Monday, July 15, 2013

Herding Progress

Herding training has been on the back burner with my efforts to keep up with harvesting and planting. Lambing interfered, as well, because the ewes were fierce and I didn't want Sookie to be badly scared or, worse, injured by a protective mama. Also, I haven't had the sheep out on the pasture much this year, for various reasons.

But nevertheless, we've been in the pens and lanes with the sheep from time to time, and Sookie definitely wants to work them. But how? They have learned, over the past few years, to basically ignore dogs, or to stomp them. The bottom line has been, neither the sheep nor the dog knew what was expected of them, and I couldn't figure out how to get past that. It seemed like if one or the other would do their part of the dance that is working sheep with a dog, the other would follow the lead and I could coach.

But what we had going on was pretty much just pandemonium.

On the few occasions when we needed to get the sheep to do something, it basically amounted to me stomping and waving and yelling at sheep, while Sookie ran around, breaking through the middle of the flock, circling endlessly, ignoring my "lie down" commands, etc. I would try to direct her while also yelling at the sheep, and we would all end up frustrated and confused. Yet if I left her out of the pen and tried to move the sheep myself (which Toss taught me to do quite efficiently), she would run around like crazy and yelp and carry on, creating a distraction.

Eventually, I've figured out the following:

--Sookie is very "loose-eyed" for a Border Collie--whether by nature or by nurture (not seeing sheep until she was 3) I don't know. She works standing up, close in to the flock, and without a lot of direct eye contact. Although she is learning to keep her eyes on the sheep more, she still looks back at me a lot. I need to accept this as her natural working style, and stop expecting her to act like Toss.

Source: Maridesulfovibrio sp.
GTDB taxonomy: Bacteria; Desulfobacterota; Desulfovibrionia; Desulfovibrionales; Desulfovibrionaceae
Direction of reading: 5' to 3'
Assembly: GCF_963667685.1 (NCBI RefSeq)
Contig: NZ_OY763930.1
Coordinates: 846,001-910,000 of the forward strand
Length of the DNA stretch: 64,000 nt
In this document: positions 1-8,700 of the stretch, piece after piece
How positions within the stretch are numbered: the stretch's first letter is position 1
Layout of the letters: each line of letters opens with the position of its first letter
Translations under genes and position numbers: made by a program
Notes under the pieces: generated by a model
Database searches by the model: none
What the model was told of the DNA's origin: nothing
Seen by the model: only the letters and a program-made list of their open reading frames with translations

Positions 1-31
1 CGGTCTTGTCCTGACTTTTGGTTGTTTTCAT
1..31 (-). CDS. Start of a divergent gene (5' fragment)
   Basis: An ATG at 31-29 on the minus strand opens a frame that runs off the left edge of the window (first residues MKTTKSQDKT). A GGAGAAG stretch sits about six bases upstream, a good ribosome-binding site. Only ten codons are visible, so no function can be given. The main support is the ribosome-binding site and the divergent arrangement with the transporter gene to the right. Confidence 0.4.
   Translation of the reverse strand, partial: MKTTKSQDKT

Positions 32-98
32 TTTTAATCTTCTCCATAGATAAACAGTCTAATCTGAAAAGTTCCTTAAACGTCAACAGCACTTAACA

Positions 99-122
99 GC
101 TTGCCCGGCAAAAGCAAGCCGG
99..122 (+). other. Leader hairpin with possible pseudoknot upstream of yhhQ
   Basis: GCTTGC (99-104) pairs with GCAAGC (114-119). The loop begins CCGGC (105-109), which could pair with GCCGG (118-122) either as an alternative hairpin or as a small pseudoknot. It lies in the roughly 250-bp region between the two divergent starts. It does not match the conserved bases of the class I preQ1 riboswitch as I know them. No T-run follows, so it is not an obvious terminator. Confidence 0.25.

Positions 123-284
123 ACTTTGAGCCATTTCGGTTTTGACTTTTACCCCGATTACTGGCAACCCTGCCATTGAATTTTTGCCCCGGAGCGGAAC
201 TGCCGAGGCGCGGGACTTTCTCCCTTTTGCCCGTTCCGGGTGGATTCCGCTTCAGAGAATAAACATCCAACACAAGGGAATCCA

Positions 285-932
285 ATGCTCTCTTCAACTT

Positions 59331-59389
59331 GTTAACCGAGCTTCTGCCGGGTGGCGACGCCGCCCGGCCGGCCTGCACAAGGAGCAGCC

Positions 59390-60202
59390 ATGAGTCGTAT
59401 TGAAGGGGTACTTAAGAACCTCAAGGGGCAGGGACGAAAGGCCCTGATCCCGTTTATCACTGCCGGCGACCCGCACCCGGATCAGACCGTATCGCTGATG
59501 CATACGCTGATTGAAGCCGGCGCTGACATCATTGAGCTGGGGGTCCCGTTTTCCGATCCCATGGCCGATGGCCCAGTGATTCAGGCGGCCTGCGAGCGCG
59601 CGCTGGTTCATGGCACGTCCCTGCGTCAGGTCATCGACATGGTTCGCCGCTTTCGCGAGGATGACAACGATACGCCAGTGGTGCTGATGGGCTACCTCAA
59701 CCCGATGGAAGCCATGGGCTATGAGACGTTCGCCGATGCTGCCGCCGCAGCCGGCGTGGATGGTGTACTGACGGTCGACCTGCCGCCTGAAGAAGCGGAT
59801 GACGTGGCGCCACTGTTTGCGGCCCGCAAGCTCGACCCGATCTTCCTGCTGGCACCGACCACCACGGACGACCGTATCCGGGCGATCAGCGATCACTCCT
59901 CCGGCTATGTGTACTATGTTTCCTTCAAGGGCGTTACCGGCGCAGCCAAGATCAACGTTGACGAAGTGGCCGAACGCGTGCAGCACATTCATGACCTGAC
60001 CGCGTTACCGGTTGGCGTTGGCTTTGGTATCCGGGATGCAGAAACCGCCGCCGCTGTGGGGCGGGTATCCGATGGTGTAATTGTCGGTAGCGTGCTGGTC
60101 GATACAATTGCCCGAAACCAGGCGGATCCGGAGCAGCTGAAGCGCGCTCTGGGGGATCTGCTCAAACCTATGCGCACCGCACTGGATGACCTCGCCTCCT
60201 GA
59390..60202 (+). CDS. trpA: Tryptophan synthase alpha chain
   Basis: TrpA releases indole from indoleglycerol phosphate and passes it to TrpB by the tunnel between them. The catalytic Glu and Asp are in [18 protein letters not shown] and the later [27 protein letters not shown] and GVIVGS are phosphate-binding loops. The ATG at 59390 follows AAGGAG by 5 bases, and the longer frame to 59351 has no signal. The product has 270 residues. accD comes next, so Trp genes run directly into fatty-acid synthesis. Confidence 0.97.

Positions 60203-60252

--Sookie is incredibly gutsy, and will squeeze between the sheep and a fence or shed in very tight places without showing fear. She also doesn't take it personally when a ewe charges her...she'll get scared and run for a little way, but then she wants to go right back in as soon as she realizes the ewe has refocused.

--Sookie is a master of the "fake grip". She likes to get in close and pretend to bite the sheep in the face or rump. Over time, she is gaining more response from the flock because she is hounding them like a giant horsefly buzzing in their face. This seems to be a sense of annoyance on the part of the sheep, more than fear.

--I need to figure out ways to clearly distinguish between the commands I'm giving to the sheep (our familiar "Come, sheep" call that the sheep have learned to associate with fresh pasture) and the commands I'm giving the dog ("Sookie, Come").

The other day we easily sent most of the flock out to pasture, but a few remained in the green calf shed. This shed has 3 small stalls with narrow openings onto the lane. There was one yearling in each of the outer stalls, and a young ewe with lamb in the middle stall.

The single yearlings both fell for Sookie's "suction" method of getting sheep out of the stalls. She runs past the doors repeatedly, glancing in. After a few passes, the sheep inside get so nervous that they want to run out into the open. Eventually, she runs past and as soon as she passes, the sheep pops out of the shed right behind her and follows her for a few moments. Apparently for a sheep, it feels safer to have her moving away from them than towards them. She doesn't try to "get" them in any way once they are out, unless I direct her to.

The ewe and lamb were a different story. When mild "suction" across the front of the shed didn't work, Sookie intensified her effort by running in and out, back and forth between the now-empty stalls on each side of the central stall. Even that didn't work. So she went into their stall after them, running in circles between them and the walls in the tiny (6' x 4') stall. I think if she had stopped at the back of the shed, they would have moved away from her and out the door, but she kept orbiting. On the other hand, stopping might have allowed the ewe to target her. She forced her way around, moving so quickly the ewe couldn't really target her. Then she got right in and fake-gripped the ewe's nose repeatedly. The ewe was rattled but not budging out of that shed.

I finally went into the stall, being careful to avoid putting myself in danger if the ewe decided to bolt out. The ewe finally left with her lamb, but wanted back into the stall after I emerged so I had to guard it.

I encouraged Sookie to drive them down the lane to meet the other sheep. I kept stopping her to allow them to move at a leisurely pace during the heat of the day.

During the driving, the little ewe lamb stopped to pee. Sookie was right beside it, and they were about the same size. Sookie stood while it peed, with her open mouth very close to the lamb's face in a freeze-frame "fake grip". Both animals were relaxed with no sign of fear on the lamb's part. As soon as the lamb finished peeing, and moved on, Sookie completed her stop-action fake grip. The lamb merely tossed its head away from the dog, as if avoiding a fly, and ambled on.

I can see that we are making progress. It just doesn't look like what I expect a herding BC to look like.

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